Sheik Yassin was known as the blind Sheik. Confined to a wheelchair and imprisoned in Israel, he was the spiritual leader of Hamas. Yassin was released from prison, traded back to the Palestinians and returned to Gaza. Why? Because everyone was convinced that the blind Sheik was on his deathbed, they believed that he had only a few days left to live. Five years and many terrorist attacks later Israel targeted Yassin in a helicopter gunship raid that brought down the Sheik and the entire building he was in.

People who murder hundreds of other people should not get humanitarian reprieves. Terrorist are not entitled a break. Terrorist are not like other criminals.

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TRUTH … BIAS … THE MIDDLE EAST

By Micah Halpern

Wednesday August 19, 2009

Column:

All of us, regardless of our profession, have an obligation first and foremost to tell the truth. Journalists, columnists, professional observers and commentators bear that responsibility a bit more heavily than do people in other professions. As do politicians.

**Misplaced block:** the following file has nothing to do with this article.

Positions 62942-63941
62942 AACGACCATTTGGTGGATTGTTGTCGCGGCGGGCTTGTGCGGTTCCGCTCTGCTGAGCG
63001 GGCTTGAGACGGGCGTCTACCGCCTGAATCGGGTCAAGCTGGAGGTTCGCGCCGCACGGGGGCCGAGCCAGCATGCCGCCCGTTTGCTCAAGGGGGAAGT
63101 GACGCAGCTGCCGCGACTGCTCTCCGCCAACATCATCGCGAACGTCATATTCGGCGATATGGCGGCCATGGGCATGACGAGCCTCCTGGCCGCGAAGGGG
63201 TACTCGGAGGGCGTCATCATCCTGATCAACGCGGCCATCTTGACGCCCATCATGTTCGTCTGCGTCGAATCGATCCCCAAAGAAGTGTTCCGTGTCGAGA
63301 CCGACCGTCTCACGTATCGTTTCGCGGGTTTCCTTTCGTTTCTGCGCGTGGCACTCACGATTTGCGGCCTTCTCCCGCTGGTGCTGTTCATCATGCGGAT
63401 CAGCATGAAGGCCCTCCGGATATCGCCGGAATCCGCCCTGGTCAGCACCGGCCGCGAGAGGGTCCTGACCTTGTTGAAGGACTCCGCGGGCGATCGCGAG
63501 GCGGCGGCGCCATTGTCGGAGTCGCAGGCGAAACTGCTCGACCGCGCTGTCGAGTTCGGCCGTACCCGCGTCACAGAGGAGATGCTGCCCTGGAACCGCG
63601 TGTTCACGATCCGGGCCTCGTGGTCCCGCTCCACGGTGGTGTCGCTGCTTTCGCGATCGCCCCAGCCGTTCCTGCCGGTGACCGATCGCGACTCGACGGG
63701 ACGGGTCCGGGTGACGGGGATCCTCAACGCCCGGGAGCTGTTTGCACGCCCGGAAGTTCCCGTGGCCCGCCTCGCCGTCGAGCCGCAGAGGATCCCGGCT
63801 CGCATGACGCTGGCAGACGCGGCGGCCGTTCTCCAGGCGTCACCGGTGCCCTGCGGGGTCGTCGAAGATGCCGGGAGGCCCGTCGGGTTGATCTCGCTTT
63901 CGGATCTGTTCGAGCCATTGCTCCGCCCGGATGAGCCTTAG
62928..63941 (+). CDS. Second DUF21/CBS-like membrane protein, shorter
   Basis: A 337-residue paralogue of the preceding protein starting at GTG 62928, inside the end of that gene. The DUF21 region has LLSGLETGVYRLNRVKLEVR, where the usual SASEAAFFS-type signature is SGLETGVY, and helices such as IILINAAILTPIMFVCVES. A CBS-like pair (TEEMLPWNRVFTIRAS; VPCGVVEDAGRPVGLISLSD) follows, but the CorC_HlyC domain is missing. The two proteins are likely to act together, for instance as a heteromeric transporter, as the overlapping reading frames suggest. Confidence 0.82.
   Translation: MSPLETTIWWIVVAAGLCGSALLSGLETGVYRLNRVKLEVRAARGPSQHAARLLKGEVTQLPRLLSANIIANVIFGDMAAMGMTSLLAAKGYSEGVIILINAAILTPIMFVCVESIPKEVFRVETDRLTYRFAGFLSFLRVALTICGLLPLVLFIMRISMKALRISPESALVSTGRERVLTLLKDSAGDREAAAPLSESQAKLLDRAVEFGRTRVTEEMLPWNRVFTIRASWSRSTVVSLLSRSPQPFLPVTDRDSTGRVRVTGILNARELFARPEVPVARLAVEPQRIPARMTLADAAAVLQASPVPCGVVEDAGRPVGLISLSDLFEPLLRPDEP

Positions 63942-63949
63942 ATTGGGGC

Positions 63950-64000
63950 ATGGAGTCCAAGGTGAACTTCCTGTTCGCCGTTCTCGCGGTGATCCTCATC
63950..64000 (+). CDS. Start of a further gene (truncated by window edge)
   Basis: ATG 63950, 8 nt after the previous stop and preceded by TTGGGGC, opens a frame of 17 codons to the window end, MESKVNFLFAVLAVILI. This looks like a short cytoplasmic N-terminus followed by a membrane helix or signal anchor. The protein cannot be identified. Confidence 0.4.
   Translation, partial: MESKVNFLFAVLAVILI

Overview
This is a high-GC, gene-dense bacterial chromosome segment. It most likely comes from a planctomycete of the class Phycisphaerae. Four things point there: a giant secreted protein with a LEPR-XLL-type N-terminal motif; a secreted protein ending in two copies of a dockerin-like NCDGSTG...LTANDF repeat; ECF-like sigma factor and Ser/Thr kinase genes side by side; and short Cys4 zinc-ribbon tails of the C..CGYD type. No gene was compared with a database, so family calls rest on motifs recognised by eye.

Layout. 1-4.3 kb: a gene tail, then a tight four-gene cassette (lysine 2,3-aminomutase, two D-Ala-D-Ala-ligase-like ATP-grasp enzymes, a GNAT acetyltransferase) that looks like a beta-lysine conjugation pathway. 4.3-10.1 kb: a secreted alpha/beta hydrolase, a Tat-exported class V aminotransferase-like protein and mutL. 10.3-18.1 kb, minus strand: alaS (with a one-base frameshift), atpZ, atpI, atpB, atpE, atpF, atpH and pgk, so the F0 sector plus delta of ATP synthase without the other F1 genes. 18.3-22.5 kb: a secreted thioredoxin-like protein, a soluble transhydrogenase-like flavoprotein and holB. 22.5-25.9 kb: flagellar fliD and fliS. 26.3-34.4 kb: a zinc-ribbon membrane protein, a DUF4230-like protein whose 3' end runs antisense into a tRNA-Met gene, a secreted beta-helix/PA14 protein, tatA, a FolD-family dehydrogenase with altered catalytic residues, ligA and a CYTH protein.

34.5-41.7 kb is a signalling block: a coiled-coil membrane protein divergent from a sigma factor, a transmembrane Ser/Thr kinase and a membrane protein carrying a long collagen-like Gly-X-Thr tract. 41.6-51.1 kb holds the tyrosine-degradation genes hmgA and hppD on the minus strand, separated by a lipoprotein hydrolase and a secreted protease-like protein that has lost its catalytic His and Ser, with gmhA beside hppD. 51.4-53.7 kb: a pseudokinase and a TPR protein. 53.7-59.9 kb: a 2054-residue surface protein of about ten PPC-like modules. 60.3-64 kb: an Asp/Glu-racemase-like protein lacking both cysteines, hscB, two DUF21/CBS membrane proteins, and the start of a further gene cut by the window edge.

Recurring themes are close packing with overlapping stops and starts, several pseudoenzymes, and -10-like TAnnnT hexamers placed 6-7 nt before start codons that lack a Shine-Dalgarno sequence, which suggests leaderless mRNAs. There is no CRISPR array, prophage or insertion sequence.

I am fond of saying that I am an equal opportunity critic. We all have a point of view and that point of view colors our approach to almost every issue we discuss and every action we take. One of the ways I carry out my obligation to tell the truth is by monitoring the actions and words, the deeds and decrees, of world leaders and when I find fault with them, I point that out to the public.

It seems appropriate now, as President Hosni Mubarak of Egypt and President Barack Obama sit in Washington, DC rehashing the problems of the Middle East to take a long, hard look at why the constant pursuit of a resolution to the Palestinian/Israeli conflict flounders in a sea of perpetual failure.

There are many truths in the Middle East and each one is born out of bias – cultural bias, historical bias and religious bias. For almost everyone in the Middle East and involved with the Middle East that bias is more than a predilection for or against, it is a bias that colors their entire approach to events and distorts their ability to critically analyze those events. When it comes to the peace process especially, the distortion can be seen in the Arab and Muslim worlds, in the Israeli and Jewish worlds, and in the Western world.

Journalism, by its very nature, lends information and shapes opinions. A propagandist cannot be objective, a propagandist is blinded by bias. Most journalists in the Arab world, more than in Israel and more than in the West, are propagandists.